When you watch the news and see images of weather from around the United States or the world, you are seeing data from NOAA's environmental satellites.
NOAA's environmental satellites provide data from space to monitor the earth to analyze coastal waters, relay life-saving emergency beacons, and predict and track tropical storms and hurricanes.
NOAA operates three types of satellite systems for the United States – polar-orbiting satellites, geostationary satellites, and our deep space satellite. Polar-orbiting satellites circle the earth and provide global information from 540 miles above the earth. Geostationary satellites constantly monitor the Western Hemisphere from around 22,240 miles above the earth. And our deep space satellite orbits one million miles from earth, providing space weather alerts and forecasts while also monitoring the amounts of solar energy absorbed by Earth every day.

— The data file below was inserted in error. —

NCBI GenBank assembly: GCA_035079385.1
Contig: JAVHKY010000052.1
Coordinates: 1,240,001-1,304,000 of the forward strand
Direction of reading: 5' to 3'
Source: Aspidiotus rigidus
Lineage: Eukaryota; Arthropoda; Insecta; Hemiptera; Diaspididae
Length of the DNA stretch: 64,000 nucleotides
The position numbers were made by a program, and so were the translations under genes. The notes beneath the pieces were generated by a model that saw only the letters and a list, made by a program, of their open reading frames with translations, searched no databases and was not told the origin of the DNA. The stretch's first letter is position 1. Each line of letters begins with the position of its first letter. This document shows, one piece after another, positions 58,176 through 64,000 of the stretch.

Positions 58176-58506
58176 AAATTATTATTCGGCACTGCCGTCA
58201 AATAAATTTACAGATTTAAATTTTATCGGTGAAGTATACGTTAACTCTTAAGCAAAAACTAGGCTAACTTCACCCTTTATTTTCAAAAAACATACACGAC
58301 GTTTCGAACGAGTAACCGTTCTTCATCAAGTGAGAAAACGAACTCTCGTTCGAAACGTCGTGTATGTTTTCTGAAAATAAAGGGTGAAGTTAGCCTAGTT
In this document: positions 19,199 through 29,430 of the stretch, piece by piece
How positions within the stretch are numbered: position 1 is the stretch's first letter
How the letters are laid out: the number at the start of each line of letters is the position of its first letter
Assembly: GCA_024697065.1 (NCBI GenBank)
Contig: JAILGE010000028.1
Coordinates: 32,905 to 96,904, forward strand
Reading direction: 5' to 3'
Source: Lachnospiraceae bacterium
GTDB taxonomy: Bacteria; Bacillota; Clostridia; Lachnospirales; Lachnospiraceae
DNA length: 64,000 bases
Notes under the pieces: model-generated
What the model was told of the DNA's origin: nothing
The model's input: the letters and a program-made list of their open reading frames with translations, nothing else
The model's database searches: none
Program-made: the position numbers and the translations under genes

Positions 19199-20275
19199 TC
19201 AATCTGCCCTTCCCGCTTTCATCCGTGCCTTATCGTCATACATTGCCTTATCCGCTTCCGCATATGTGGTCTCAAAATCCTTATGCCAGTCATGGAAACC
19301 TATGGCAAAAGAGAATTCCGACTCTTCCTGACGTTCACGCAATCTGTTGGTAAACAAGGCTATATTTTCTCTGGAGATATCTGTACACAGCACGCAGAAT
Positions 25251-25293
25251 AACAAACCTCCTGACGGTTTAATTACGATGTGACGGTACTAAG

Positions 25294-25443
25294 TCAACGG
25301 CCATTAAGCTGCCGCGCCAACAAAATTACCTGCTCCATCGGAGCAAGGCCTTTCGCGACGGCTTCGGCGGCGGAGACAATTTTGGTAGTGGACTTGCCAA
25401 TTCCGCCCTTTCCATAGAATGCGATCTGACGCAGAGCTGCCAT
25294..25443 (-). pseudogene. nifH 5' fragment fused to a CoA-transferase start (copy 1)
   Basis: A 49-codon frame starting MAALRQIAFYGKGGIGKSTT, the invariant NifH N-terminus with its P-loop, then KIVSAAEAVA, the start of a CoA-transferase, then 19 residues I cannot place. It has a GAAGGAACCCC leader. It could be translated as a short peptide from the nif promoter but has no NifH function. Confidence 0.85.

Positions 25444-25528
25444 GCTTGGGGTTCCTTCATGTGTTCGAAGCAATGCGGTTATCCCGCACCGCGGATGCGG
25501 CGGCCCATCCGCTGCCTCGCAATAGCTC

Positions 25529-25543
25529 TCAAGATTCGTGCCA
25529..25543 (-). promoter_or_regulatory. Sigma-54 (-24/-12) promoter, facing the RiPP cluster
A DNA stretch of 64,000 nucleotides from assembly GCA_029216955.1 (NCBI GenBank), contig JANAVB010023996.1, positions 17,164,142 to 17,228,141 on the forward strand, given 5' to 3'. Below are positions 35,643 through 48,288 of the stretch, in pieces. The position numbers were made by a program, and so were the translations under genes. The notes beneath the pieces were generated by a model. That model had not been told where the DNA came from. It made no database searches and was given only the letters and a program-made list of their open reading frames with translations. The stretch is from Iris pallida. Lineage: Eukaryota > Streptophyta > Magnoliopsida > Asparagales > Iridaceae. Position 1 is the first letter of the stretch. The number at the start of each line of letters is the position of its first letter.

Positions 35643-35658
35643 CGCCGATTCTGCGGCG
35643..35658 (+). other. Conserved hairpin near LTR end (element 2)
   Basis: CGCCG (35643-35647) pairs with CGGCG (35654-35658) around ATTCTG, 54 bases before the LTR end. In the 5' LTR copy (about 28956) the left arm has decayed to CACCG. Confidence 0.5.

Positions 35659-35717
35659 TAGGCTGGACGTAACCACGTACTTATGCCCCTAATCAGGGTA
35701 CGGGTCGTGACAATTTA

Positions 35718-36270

Satellites enable us to provide consistent, long-term observations, 24 hours a day, 7 days a week. By remotely sensing from their orbits high above the earth, they provide us much more information than would be possible to obtain solely from the surface. Over 90% of the data that goes into our weather models is from satellites.
They track fast breaking storms across "Tornado Alley" as well as tropical storms in the Atlantic and Pacific oceans.
Using satellites, NOAA researchers can also more closely study the ocean. Information gathered by these satellites can tell us about ocean bathymetry, sea surface temperature, ocean color, coral reefs, and sea and lake ice.
Satellites provide other services beyond just imaging the earth. Monitoring conditions in space and solar flares from the sun help us understand how conditions in space affect the earth.
Satellites also relay position information from emergency beacons to help save lives when people are in distress on boats, airplanes, or in remote areas. Each year, thousands of people are rescued through SARSAT - Search And Rescue Satellite Aided Tracking.
Scientists also use a data collection system on the satellites to relay data from transmitters on the ground to researchers in the field – such as measuring tidal heights or the migration of whales.Monitoring the earth from space helps us understand how the earth works and affects much of our daily lives.